One of the true nice guys in television has just received the nation’s top civilian honours: the Order of Canada.

Jay Switzer, co-founder and Executive Chair, Hollywood Suite, and former President and CEO of CHUM Limited, received the distinction from the Honourable Elizabeth Dowdeswell, Lieutenant Governor of Ontario, in a private ceremony Monday in Toronto.

Switzer built his reputation in the TV business from the bottom up. He started, at 16, on the Citytv switchboard. According to the colourful bio passed along by his Hollywood Suite corporate partner, David Kines, Switzer did everything during those early days at City, even the daring job of wiring up notorious Dutch madam Xaviera Hollander with a lav mic.

Later, as program director, it was Switzer who was responsible for many of those early shows upon which City built it’s reputation as an innovative indie. He also boldly crammed the original Star Trek on the air as often as possible, fulfilling his own, personal, Star Fleet allegiance.

As he climbed the City ladder, the Calgary native helped expand the company his parents’ helped create by entering the specialty market with MuchMusic, Bravo!, Space, CP24 and other brands. He also presided over the export of such Citytv productions as FashionTelevision and MovieTelevision to markets around the globe, making CHUM among the first Canadian broadcasters to sell its homemade programs – and later, channel formats – internationally.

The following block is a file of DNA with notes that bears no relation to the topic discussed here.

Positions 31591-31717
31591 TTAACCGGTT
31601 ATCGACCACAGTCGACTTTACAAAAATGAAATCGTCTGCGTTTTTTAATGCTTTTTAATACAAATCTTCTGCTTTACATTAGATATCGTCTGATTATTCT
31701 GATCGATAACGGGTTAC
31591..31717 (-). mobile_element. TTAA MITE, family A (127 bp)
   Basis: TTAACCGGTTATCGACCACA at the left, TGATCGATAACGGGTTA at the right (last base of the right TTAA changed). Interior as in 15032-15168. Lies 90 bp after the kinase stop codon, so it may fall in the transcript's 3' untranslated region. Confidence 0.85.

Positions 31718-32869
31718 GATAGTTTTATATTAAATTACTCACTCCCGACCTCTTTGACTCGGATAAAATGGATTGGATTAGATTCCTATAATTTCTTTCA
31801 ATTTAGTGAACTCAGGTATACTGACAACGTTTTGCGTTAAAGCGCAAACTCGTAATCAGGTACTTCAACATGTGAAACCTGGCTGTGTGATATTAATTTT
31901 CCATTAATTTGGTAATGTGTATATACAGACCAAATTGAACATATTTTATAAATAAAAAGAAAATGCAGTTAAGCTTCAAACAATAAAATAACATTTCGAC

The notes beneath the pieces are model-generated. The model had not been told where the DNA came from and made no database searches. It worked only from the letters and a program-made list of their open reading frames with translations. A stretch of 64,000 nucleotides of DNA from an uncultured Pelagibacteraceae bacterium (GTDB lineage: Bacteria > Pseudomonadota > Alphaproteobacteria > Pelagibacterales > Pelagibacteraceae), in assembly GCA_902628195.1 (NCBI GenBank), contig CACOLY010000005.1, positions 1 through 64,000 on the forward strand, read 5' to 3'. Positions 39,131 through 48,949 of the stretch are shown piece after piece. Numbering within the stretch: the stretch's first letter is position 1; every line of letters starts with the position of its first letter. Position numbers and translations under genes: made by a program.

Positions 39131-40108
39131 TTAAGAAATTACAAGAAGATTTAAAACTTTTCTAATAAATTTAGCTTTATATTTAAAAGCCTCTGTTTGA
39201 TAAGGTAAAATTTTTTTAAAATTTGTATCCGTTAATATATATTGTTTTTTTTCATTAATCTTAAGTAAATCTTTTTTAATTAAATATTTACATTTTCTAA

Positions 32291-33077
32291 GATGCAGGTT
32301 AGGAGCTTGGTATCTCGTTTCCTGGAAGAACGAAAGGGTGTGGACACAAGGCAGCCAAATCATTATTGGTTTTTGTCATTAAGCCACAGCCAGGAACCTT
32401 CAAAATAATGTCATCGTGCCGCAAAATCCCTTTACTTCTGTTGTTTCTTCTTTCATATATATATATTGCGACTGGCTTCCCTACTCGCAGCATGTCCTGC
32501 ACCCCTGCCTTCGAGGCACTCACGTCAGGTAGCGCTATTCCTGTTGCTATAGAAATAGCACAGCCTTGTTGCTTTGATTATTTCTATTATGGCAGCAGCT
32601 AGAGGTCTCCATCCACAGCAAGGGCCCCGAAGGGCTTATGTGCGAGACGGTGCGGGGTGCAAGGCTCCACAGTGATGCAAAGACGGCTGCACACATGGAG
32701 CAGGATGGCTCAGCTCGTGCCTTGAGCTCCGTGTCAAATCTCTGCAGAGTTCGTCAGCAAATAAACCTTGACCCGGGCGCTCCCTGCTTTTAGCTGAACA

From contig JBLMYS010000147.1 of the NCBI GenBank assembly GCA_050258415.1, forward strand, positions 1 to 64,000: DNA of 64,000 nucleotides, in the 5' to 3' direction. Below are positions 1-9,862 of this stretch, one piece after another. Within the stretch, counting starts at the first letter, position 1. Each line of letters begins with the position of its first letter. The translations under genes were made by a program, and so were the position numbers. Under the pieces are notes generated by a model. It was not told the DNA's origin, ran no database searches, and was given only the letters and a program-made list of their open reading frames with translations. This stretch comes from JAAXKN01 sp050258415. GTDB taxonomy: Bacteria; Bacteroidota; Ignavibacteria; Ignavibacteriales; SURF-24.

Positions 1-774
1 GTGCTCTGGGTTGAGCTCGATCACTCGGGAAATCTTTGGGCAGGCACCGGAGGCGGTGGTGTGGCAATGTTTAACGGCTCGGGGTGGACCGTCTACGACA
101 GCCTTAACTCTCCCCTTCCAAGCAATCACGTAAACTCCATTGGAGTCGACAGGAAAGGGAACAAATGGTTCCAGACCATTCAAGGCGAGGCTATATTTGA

Being that enterprising in Canada usually makes one a lot of enemies but try finding anyone who has a bad word to say about Switzer. A member of several boards, he’s often the first call anybody makes when trying to navigate through Canada’s intricate broadcast landscape.


Switzer always has your back; here he stands behind (l-r) Walter Levitt, David Kines and yours truly at the most recent Banff World Media Festival last June

Walk with Jay in Banff during the annual World Media Festival, or anywhere Canadian industry execs gather, and experience what it must have been like to parade around Detroit or any Canadian city with Gordie Howe. Everywhere, respect and affection.

I’ve gotten to know Jay a little better in recent years, especially on the way in to Banff from the Calgary airport. Jay’s routine is to rent a van and drive four or five or six of us along the spectacular highway in to the festival — albeit with an all-important stop in Canmore, Alta. That’s where Jay will inevitably stop at the local A&W for what he claims are the best onion rings in Canada.

That he brought us there made them taste that way. Congrats, Jay, for reaching for the brass onion ring.

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